contraception,mst,prévention

Human Papillomavirus (genital warts)

Pages liées  Santé Contraception Bénins Sexualité

Forum gratuit
Sexologie/Sexualité

Forum gratuit Santé

En savoir plus: Chat en ligne
AVSC International
[ Home | About AVSC | Site index | Publications ] [ Version Française | Versión Español ]
[ || Pregnancy || Informed Choice || Infections and Diseases || Quality of Care || Emerging Issues ]

Human Papillomavirus (Genital Warts)

What is human papillomavirus?
How does someone get human papillomavirus?
What are the risk factors for human papillomavirus?
How can you protect yourself from getting human papillomavirus?
What are some symptoms of human papillomavirus?
Can infection with human papillomavirus lead to other health problems?
What is a Pap smear?
What is the impact of human papillomavirus on pregnancy?
How is human papillomavirus diagnosed?
Is there a treatment or cure for human papillomavirus?

What is human papillomavirus?

Human papillomavirus (HPV) is a group of more than 70 types of viruses that can cause warts or papillomas. Although some types of HPV cause common warts on hands and feet, genital HPVs are sexually transmitted and can cause warts in the genital and anal area of both men and women. Some strains of HPV are associated with an increased risk of cervical cancer.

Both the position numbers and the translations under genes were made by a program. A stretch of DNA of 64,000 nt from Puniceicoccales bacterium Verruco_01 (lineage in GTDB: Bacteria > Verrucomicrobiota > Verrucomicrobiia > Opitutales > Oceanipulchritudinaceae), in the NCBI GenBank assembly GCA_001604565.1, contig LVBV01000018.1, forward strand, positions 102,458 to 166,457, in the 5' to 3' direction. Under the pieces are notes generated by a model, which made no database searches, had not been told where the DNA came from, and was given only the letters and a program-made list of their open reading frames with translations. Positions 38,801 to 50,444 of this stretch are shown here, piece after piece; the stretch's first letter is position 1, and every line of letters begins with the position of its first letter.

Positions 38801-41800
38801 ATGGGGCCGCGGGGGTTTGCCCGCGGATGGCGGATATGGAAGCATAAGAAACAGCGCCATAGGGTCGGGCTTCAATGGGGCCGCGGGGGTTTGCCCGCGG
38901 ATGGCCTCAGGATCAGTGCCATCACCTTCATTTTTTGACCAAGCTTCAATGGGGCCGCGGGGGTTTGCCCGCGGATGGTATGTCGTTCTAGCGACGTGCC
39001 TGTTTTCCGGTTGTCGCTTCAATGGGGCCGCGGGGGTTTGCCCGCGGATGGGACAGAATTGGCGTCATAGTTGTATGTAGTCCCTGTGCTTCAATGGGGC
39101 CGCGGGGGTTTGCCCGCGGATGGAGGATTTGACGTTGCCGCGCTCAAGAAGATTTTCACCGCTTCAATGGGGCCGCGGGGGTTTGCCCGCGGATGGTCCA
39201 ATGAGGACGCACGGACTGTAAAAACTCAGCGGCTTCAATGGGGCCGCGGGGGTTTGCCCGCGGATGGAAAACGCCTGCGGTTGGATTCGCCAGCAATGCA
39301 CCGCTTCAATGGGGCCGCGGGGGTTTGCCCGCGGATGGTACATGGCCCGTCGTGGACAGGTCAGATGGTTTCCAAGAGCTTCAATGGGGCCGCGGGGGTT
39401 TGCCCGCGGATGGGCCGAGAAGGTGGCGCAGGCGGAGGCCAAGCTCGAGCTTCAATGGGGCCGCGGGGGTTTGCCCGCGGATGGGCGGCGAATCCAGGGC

How does someone get human papillomavirus?

The virus is passed by direct contact during sex with a wart or skin that is infected with the virus. It is possible to get the warts on hands and in the mouth through contact during foreplay or oral sex. About 50% of individuals who are infected with HPV never develop genital warts, but are still capable of transmitting the virus to others.

What are the risk factors for human papillomavirus?

The primary risk factors for HPV include:

  • Engaging in unsafe sex
  • Having sex with more than one partner
  • Beginning sexual activity as a teenager
  • Being in a sexual relationship with someone who has multiple sex partners

How can you protect yourself from getting human papillomavirus?

The chance of becoming infected with human papillomavirus can be reduced by avoiding risky sexual behaviors.

To reduce your risk:

  • Using latex or polyurethane condoms during sex may help reduce the risk of transmission, but transmission may still occur if warts are on parts of the body not covered by the condom
  • Limit your number of sex partners

What are some symptoms of human papillomavirus?

HPV may cause warts with many different characteristics. They may appear small or large, flat or raised, single or multiple; sometimes the warts may not even be visible. The most common places to notice warts are outside the vagina, on the penis, and around the anus. In women, HPV can lead to the development of warts inside the vagina and on the cervix as well. In about half of all cases, persons infected with HPV do not have any warts.

Can infection with human papillomavirus lead to other health problems?

Some sexually transmitted HPVs are linked with genital and anal cancers in both women and men. Of greatest significance, some types of HPV can cause changes in the cells of the cervix, which can eventually lead to cervical cancer. HPV is the most important risk factor for cervical cancer in women; almost all cases of cervical cancer are caused by HPV. The types of HPV that cause visible genital warts are usually not the same as those leading to precancerous cell changes of the cervix. Regular Pap smears can lead to early detection and treatment of precancerous cell changes, which can prevent cervical cancer.

What is a Pap smear?